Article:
A report from the Deaf Queer Resource Center ( www.deafqueer.org ) indicated that a murder in Waverly, Ohio, was being ignored, unlike the killing of Matthew Shepard, because the gay victim was a hearing-impaired, homeless man. The details of the murder were horrific: Daniel 'Dano' Fetty, 39 years old, had been living in his car after a fire, working at a local restaurant, and saving up for his next apartment.
On Oct. 2, 2004, Saturday, he was 'severely beaten with bricks, boards and bottles, stripped naked and dumped in a trash bin' and died 12 hours after the attack, according to a local TV station. I began to look for more details on the case, troubled by the suggestion that the crime against Fetty might be trivialized because of his poverty and disability. From major media outlets and GLBTQ accounts, I soon learned that the opposite was the case.
Not only did police in this small town 60 miles south of Columbus launch an immediate investigation of the murder, but the characterization of the killing was being used to seek the death penalty for the alleged assailants.
Police had acted very quickly, despite the fact that the victim of the crime was a gay, homeless man, and three men were arrested on Oct. 3. Mathew Ferman, 22, James Trent, 19, and Martin Baxter, 28, were arraigned in a Pike County courtroom the next day. They faced charges of aggravated murder and aggravated robbery, and each was held on $1 million bond. Within a week of the crime, Ferman and Baxter had been indicted by a grand jury on the aggravated murder charge, and Waverly police chief Larry Roe told reporters that Trent was discussing a possible plea deal with prosecutors and might testify against the two other men.
Even as their arrests were linked to these charges, Fetty's friends began to openly speculate that his sexual orientation was the reason for his murder. And almost as quickly, Gloria McCauley, executive director of the Buckeye Region Anti-Violence Organization ( BRAVO ) began to push for the murder to be declared a hate crime. Ohio has very serious penalties for homicide, including the death penalty, but the state has no enhanced punishment for bias-motivated killings.
So what's wrong with this picture? Given the prompt investigation and arrest by the police and serious charges brought by Pike County prosecutor Robert Junk, all the signs indicated this case was on track. If BRAVO had found that the crime was not being vigorously prosecuted because of Fetty's economic status, his sexual orientation, or his hearing impairment, their efforts to spotlight the case would have been laudable. But here, the alleged killers had already been indicted and charged with aggravated murder. What did the anti-violence organization hope to accomplish with their intervention?
One clue might be found in the Chillicothe Gazette's Oct. 14 report of the indictment. 'Since neither man was indicted on a charge of aggravated robbery they were originally charged with, Prosecutor Rob Junk said the death penalty is off the table for the time being.' But by Dec. 10, the same paper was reporting that Junk called the murder a hate crime and that Baxter and Ferman 'were reindicted Wednesday on six new charges, bringing the death penalty back into play.' It's not clear if the goal of BRAVO's insistence that Fetty's murder be labeled a hate crime was to have two men executed, but there is a very good chance that state-sanctioned killings will be the result of the organization's involvement in the case.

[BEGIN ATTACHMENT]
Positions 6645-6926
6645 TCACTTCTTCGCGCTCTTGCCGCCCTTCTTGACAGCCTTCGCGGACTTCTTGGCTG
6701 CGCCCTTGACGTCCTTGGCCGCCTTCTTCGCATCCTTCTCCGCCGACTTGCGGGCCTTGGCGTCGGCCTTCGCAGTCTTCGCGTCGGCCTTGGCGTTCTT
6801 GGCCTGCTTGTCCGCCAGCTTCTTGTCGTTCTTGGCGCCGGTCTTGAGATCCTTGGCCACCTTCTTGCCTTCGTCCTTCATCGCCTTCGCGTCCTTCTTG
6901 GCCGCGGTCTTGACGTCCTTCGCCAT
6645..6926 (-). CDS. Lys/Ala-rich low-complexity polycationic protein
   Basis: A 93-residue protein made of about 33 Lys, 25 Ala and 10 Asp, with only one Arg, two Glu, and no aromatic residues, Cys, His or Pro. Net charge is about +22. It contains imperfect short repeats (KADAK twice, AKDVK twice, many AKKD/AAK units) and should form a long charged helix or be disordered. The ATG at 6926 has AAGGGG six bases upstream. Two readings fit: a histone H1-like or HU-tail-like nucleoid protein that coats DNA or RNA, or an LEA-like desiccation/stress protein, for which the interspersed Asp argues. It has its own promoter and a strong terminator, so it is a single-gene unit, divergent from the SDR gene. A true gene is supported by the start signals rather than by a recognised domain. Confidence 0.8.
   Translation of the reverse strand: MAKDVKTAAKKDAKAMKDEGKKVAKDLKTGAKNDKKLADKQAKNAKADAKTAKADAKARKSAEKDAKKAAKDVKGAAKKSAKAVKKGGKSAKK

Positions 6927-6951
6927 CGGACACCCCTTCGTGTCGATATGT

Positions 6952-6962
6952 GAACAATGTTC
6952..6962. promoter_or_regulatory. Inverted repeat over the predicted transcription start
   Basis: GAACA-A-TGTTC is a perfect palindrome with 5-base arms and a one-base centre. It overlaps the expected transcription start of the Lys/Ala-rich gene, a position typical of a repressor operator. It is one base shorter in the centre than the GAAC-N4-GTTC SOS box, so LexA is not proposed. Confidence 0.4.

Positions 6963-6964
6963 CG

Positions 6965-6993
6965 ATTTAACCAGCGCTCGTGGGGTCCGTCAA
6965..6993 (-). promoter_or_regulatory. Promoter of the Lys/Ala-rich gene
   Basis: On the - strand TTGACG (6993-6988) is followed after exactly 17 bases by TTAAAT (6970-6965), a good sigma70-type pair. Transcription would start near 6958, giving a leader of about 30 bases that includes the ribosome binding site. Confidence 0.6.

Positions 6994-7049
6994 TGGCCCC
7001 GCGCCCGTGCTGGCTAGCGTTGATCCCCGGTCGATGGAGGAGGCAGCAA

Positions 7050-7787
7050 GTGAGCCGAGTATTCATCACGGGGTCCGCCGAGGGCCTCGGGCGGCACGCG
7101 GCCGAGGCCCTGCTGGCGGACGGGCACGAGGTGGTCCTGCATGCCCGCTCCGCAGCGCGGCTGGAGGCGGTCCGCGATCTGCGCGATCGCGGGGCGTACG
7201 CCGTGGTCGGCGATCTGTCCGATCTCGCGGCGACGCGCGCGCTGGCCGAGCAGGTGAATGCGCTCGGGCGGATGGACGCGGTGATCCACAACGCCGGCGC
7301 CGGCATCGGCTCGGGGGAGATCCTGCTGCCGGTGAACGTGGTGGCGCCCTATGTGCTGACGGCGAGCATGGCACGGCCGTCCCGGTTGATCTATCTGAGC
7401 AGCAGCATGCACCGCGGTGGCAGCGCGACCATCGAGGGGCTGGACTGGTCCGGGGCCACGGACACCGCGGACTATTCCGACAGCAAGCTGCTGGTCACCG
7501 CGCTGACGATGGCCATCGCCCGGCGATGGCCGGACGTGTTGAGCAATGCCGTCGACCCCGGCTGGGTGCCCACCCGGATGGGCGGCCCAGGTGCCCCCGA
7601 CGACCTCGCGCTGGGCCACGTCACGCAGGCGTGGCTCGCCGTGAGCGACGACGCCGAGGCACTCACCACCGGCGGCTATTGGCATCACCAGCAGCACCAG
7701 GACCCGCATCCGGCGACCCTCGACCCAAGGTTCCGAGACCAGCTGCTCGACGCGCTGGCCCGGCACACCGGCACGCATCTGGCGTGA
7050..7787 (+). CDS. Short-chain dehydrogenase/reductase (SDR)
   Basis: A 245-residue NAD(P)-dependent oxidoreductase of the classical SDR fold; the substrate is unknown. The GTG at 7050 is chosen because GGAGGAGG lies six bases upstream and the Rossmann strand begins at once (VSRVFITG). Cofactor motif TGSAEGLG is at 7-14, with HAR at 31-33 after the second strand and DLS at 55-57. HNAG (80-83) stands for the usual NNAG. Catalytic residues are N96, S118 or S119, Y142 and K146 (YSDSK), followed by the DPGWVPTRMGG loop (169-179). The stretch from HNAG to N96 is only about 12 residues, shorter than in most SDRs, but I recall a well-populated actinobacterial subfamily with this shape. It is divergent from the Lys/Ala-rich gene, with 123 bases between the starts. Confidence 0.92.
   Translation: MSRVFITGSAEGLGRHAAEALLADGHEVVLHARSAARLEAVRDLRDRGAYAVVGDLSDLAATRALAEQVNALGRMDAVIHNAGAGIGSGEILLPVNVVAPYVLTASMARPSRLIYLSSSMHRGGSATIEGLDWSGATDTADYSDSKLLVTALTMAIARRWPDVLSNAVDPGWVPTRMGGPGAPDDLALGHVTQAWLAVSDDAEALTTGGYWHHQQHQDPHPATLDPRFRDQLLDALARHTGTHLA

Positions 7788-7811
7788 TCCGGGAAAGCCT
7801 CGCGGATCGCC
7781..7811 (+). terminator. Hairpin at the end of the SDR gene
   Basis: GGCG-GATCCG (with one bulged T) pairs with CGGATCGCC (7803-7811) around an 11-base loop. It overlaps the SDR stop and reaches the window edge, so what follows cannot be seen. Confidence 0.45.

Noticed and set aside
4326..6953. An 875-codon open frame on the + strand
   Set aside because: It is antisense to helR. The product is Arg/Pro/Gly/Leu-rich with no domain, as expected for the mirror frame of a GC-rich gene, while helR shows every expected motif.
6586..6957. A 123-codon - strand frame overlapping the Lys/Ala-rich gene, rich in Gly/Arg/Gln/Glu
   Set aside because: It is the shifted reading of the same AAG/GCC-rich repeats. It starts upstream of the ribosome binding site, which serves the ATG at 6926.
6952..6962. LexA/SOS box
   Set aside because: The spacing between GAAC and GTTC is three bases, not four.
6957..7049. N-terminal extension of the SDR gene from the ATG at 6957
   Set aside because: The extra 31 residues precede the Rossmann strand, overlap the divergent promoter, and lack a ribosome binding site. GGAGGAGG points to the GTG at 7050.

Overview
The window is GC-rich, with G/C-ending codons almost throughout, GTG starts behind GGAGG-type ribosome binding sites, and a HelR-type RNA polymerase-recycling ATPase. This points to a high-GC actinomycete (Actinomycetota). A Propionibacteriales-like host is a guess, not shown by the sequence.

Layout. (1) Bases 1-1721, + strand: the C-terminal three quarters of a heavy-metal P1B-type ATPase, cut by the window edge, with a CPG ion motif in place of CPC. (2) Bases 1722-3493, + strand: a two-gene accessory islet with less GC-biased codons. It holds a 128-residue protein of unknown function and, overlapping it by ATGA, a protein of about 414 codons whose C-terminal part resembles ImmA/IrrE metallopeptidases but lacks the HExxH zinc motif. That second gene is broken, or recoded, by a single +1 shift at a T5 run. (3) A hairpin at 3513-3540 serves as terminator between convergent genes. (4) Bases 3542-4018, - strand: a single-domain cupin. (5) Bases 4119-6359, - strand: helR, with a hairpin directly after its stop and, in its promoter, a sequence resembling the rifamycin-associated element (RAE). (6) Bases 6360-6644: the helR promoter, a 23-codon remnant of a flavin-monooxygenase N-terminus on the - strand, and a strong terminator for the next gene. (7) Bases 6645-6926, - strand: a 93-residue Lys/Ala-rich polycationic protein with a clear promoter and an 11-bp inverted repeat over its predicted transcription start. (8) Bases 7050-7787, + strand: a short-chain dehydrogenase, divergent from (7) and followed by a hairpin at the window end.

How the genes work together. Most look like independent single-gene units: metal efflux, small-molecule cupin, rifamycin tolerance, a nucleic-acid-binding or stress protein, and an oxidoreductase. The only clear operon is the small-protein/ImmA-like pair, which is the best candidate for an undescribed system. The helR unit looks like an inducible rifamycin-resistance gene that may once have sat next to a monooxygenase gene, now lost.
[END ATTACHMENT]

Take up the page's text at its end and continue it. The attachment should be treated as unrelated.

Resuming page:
Ironically, the contrast between Fetty's murder and the Shepard case that sparked my interest in this story was finally established. But the difference was not that one case was ignored, while the other sparked widespread media coverage and concern about violence against members of the lesbian, gay, bisexual, transgender and queer community.
When Shepard's alleged killers faced the death penalty, the activist group Queer Watch began a campaign to have LGBTQ organizations make public statements against capital punishment. Ultimately, at least a dozen groups, including the National Gay and Lesbian Task Force and prominent anti-violence organizations, made historic statements condemning capital punishment. In the Fetty case, when the prosecutor reindicted Baxter and Ferman so the state could seek the death penalty, BRAVO remained silent. An anti-violence organization flexes its political muscle and now two men face capital charges. This is a horrible step backward.
There is a long, undeniable history of violence and persecution against members of the LGBTQ community. The Fetty case is a stark reminder of the danger of adopting the notion of 'hate crimes' as a means for dealing with such attacks. It encourages us to let their sensational and emotional impact distract us from justice: even those charged with heinous crimes are entitled to basic fairness, to due process. Ignoring the consequences of calling a killing a 'hate crime' makes us complicit in state-sanctioned murder. It suggests we give sweeping powers to police and prosecutors, and ignores the record of state violence against us. It allows us to forget that the death penalty has nothing to do with justice and only serves to exact vengeance.
Is this what equality means for us now? Are we now equally free to demand that others be put to death in our name? Let's hope that we did learn something from the Shepard case. As these cases head for trial, we must all speak out against capital punishment.
McCauley has justified her organization's silence about the death penalty on the grounds that BRAVO serves as an advocate for victims' families, but the silence served as a green light for the prosecutor to push for death.
We should seize this opportunity and encourage BRAVO to condemn capital punishment. If Baxter and Ferman are sentenced to death, we will have to live with three murders, not one.
Nair is a Chicago-based activist working on queer and progressive issues.